Our partnership and training officer Sirea Jabar, has put together a series of top tips from her own experience of organising and hosting events to help others in organising their own.
“I know how daunting it can be thinking about organising your own local event – I recently became Target Housing’s key contact for our partnership work with the Frontline Network and I organised my first Frontline Network event in South Yorkshire.I learnt a lot and I thought it was worth sharing those lessons, and setting out my top tips for organising a successful local event, based on my own experience.
1. Decide a theme I looked back over earlier feedback and themed the event around what people had asked for at previous events. I also considered what topics would be relevant to all the organisations planning to attend. Deciding on a theme made it easier to choose which speakers I wanted at the event.
2. Select the speakers I used my networks to source potential speakers. This wasn’t easy as people were busy and had different availability. But I emailed potential speakers with details of what I was looking for and asked if they would be interested in speaking.
3. Set an early date I set the date as soon as I received confirmation from the speakers, so people were given enough notice and could put it into their diaries.
4. Develop a structured and varied programme I gave a lot of thought to developing a structured programme, with proper timings, and I ensured it was varied – we had guest speakers with presentations, workshop activities, information exchange (where people could bring along promotional material from their organisations to facilitate networking and information sharing), and tools to capture delegate ideas and feedback throughout the day.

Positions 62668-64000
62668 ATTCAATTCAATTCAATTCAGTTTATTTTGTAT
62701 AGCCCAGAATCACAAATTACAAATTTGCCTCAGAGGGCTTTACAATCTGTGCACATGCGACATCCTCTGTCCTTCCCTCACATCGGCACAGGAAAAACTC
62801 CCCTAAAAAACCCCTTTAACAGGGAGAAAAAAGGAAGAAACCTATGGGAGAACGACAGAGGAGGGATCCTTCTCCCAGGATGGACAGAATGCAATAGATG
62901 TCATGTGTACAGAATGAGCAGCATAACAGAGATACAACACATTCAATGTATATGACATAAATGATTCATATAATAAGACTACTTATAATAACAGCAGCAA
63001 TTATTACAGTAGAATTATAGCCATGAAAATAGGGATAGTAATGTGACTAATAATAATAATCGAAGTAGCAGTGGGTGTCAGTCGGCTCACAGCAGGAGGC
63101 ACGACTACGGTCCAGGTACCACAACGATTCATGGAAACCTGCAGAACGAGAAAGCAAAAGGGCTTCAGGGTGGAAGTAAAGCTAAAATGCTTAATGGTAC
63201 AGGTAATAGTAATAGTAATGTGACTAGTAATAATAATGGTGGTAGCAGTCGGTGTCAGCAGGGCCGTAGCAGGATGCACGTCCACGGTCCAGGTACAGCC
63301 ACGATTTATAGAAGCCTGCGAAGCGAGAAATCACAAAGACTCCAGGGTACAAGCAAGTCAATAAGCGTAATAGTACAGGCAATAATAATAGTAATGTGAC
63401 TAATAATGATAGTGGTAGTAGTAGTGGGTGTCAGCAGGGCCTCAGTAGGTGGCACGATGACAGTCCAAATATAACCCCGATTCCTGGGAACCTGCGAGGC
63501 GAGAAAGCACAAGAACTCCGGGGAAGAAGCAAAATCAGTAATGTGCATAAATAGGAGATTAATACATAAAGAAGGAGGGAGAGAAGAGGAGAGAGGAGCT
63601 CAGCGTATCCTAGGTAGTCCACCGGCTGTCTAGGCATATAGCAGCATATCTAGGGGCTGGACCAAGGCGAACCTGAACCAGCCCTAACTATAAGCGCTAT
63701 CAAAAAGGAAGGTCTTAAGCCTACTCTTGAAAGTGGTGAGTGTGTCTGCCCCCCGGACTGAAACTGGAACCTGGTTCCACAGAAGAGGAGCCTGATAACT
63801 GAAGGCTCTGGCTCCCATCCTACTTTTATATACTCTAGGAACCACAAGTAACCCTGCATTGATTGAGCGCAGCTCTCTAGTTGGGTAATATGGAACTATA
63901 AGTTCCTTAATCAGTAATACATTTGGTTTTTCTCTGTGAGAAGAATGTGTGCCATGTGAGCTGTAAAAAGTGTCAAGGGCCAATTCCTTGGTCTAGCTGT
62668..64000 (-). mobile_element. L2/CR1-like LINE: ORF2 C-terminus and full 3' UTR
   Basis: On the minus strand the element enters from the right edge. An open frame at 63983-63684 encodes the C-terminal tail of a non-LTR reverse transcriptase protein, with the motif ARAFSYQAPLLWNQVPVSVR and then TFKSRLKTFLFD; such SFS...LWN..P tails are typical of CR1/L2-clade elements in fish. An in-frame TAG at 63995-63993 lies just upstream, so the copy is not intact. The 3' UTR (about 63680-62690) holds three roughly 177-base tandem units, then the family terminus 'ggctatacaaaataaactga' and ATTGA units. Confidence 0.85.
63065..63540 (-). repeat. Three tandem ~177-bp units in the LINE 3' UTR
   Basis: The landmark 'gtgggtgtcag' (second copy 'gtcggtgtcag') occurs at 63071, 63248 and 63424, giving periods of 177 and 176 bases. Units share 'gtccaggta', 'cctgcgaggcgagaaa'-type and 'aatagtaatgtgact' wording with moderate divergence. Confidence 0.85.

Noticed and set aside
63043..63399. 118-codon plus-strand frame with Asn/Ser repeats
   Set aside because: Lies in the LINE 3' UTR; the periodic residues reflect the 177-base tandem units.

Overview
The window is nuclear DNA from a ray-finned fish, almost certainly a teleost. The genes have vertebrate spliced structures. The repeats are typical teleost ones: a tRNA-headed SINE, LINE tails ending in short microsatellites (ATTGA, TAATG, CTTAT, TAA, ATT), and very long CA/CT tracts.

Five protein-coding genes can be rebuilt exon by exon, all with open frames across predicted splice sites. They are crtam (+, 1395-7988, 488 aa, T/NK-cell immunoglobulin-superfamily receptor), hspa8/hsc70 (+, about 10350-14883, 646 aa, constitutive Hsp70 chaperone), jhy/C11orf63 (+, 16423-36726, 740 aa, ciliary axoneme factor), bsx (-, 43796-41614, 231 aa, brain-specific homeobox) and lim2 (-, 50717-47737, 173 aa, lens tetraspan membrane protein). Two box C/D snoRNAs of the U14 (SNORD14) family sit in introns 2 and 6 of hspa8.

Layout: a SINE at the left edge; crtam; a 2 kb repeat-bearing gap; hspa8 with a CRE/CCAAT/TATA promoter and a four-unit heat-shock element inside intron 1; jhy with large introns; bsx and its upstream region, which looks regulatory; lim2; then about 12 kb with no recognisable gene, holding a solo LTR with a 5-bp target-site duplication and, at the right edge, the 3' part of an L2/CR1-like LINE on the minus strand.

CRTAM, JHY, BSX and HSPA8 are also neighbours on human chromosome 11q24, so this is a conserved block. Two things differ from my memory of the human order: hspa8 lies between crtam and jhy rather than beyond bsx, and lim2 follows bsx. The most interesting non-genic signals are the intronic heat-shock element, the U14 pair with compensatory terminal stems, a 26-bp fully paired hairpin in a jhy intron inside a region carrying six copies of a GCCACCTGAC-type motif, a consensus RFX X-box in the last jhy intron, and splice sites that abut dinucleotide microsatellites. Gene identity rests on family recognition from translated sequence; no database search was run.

5. Choose a good venue I asked a range of people, including colleagues and other professionals, for recommendations and I went to view them. I had key criteria – size, parking, accessibility, catering. I found a very good venue, arranged to meet the manager, and agreed a reasonable cost which even included free use of the laptop and projector. I explained what I wanted in terms of the layout of the room, the times we would need the room for (including set-up time), and confirmed everything on a booking form.
6. Have a range of food options The venue had a preferred supplier so I used them. But I only confirmed our food order when I had a good idea of the numbers of people attending, and I ensured we had plenty of vegetarian and vegan options.
7. Promote and publicise your event I started promoting the event via email around 8 weeks before the event. I advertised the event through our Voluntary Action Rotherham weekly bulletin which reaches all voluntary sector organisations in Rotherham. And I attended a range of meetings/events where I promoted the event and the Frontline Network. This all helped to raise the profile of the event and increased the number of people aware of the event and interested in attending.
8. Know how many people are coming and plan accordingly I included a booking form so people had to book in advance and I had a good idea of the number of people attending, and could plan accordingly in terms of venue and catering.
9. Have delegate packs I put together delegate packs which included a programme, a Frontline Network leaflet, my business card, a list of useful links, an evaluation sheet and a pen.
10. Build in reflection time and proper evaluation processes I allowed time after the event to reflect with others on what went well and what worked. And I had feedback and evaluation forms available at the event, and after the event. I carried out a full evaluation so I could make improvements for future events, based on people’s feedback.”